Images by Kate Oakley / Adorned Photography
West Elm has garnered a reputation for its commitment to local artists and meaningful handcrafted goods. And not only do the objects and art they sell follow their artisanal philosophies, but the way they display them usually tells a story as well. Lolymar de Freitas, the lead visual stylist for West Elm at Gulfstream Park, exemplifies this, taking everyday materials and turning them into works of art. The Venezuelan artist is inspired by all things design, especially the mid-century modern era, making her visions the perfect fit for the boutique showroom. She sat down with us to wax poetic on the inspirations behind some of her most recent art installations at the Hallandale Beach store.
My inspiration for the pride window came from Riyo Tsuhata of Kamitopen. He is a Japanese designer who focuses on workplace offices. The idea of his work is based on colorful connections that create new ways of being interactive, like communicating through the pipelines. My idea with this installation was that we wanted to connect people with our Pride Window.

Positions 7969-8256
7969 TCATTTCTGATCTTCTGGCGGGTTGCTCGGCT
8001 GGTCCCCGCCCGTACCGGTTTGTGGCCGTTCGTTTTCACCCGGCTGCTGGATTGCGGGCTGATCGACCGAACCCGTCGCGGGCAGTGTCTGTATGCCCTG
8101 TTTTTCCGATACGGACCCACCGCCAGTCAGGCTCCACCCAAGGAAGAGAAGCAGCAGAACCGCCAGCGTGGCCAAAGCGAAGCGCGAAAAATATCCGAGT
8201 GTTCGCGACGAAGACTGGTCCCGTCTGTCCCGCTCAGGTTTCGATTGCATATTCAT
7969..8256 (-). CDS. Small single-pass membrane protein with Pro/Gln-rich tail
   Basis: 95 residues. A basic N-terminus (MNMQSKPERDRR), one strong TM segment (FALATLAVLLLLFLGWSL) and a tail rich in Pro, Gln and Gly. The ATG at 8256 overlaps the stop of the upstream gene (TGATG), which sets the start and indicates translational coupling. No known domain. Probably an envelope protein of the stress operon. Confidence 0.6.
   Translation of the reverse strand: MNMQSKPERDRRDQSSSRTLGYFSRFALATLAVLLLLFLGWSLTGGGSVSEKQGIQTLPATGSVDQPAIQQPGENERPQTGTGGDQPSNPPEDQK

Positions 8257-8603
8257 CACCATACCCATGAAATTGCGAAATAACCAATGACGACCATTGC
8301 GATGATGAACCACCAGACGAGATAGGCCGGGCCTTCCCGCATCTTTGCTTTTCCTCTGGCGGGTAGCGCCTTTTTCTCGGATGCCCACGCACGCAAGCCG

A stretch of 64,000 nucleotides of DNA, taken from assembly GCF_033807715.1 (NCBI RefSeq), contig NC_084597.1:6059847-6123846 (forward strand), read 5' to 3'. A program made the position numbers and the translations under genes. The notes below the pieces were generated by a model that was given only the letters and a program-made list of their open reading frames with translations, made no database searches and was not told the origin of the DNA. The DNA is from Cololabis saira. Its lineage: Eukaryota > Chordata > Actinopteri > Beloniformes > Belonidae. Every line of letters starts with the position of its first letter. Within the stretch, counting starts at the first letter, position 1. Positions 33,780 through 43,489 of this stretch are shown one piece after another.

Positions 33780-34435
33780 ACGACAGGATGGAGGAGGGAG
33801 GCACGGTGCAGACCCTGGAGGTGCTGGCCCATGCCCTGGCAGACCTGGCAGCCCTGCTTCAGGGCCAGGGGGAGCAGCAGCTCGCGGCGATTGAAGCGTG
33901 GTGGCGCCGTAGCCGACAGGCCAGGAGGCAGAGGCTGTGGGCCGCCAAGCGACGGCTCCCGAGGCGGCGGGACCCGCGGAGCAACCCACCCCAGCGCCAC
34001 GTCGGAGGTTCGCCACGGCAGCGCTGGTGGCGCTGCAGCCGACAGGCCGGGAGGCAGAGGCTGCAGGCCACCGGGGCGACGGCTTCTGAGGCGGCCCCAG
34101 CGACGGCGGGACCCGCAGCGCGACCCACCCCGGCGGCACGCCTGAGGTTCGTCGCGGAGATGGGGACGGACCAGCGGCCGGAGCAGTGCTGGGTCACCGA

For this vignette, I looked to Brutalist architecture. Le Corbusier used raw concrete for his work. I chose to use Styrofoam to create the brick illusion, pulling inspiration from around my neighborhood.
This installation is based off of designer and visual artist Vanessa Bouziges of Vanska from France. She learned to weave in Morocco and now she has a unique style of contemporary tapestry. Also, Margo Selby uses similar design techniques from Japanese and African textiles.
TOWNHOUSE, UPPER APART
My inspiration here comes from a Peruvian artist and writer named Jorge Eielson. He twists and stretches his material over the flat surface of the canvas, creating a physical object where both tension and serenity coexist. I wanted to show round shapes, a pop of color and artful energy.
I wanted to create a midcentury feel using wood and touches of brass. I was inspired by the Mexican Embassy in Brazil.